By Mindy Smits
Change can be scary, difficult, nerve-wracking…the list goes on and on. Yet change is happening all around.
For some of us it is starting college or transitioning out of college. For some it is wondering what your summers will be like after your last county fair. For some the question is “Where will I be in the next five, even ten years?”
I will never forget the big smile that swept across my face, as a young girl, when my family and I were headed to the farm. Living in town, I always found the adventures of the farm to be fascinating – whether it was fall and the combine was waiting at the edge of the field to pick me up or it was lambing season and a new baby lamb had just been born. The farm was my home away from home.
This summer I helped Farm Bureau coordinate a program at the Malta Public Library. The theme for their summer reading program was “It’s Showtime!” so what better topic to learn about than popcorn! As the kids learned about the growing process, used maps to identify top popcorn producing states, and made their own butter I recognized something in every one of the young kids. The same smile I had as a child, they now had too.
Being a summer intern, surrounded by agriculture and the people within agriculture, has taught me to find my passions. I believe doing so will make the hard times worth it. There will be times when I have to change my plans not only once, but twice, maybe even three times. The time will come where what has worked for years will need to be reconstructed. My internship has helped me understand that it is not how the change affects you, but how you react to the change.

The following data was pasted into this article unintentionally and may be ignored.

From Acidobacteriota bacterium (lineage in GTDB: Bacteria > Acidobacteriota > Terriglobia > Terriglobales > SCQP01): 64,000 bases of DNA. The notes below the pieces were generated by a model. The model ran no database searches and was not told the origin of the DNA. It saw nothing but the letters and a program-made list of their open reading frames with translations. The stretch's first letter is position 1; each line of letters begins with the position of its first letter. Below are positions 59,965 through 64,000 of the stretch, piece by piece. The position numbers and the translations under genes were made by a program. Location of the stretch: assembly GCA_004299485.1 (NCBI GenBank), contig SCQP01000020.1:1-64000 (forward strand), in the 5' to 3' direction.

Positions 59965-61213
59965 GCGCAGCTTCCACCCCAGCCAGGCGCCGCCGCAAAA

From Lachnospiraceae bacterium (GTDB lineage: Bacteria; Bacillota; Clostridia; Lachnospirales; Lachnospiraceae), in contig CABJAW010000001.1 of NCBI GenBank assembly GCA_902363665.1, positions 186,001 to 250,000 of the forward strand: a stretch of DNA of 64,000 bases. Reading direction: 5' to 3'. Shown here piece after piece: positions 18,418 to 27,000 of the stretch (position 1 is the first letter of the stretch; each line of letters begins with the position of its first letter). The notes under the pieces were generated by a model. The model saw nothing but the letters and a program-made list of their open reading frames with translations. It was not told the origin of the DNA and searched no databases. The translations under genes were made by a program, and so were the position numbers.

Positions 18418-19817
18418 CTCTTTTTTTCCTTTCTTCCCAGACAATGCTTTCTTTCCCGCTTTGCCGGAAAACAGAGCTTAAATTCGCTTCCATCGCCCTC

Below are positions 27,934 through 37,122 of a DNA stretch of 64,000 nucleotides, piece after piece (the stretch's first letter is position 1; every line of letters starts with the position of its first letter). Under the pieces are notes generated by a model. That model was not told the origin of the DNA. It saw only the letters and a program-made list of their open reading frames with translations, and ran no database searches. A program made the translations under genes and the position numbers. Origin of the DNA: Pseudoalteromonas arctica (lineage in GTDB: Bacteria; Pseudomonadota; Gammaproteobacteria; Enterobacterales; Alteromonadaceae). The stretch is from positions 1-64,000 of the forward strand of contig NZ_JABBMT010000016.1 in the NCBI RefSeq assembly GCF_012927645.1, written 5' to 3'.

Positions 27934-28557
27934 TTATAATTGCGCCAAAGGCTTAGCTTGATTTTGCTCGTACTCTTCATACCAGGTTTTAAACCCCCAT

The pages of this magazine are filled with young adults who turned those smiles into their passion and are ready to be the change within the industry. The scholarship winners, grand champions, and last-year 4-H members are all brilliant examples of putting passion to practice and adapting to change.
With all the rain this year we could use a little sunshine. Having bright, young adults, (soon to bring their passion to the industry) the forecast for the future of agriculture looks sunny and 75.
Mindy Smits, a Sycamore resident, was a summer intern at the DeKalb County Farm Bureau. In the fall, she will attend the University of Wisconsin-Platteville as a freshman to major in agriculture education. Mindy plans to return to the classroom as a high school ag teacher and FFA advisor to continue sharing her passion for agriculture.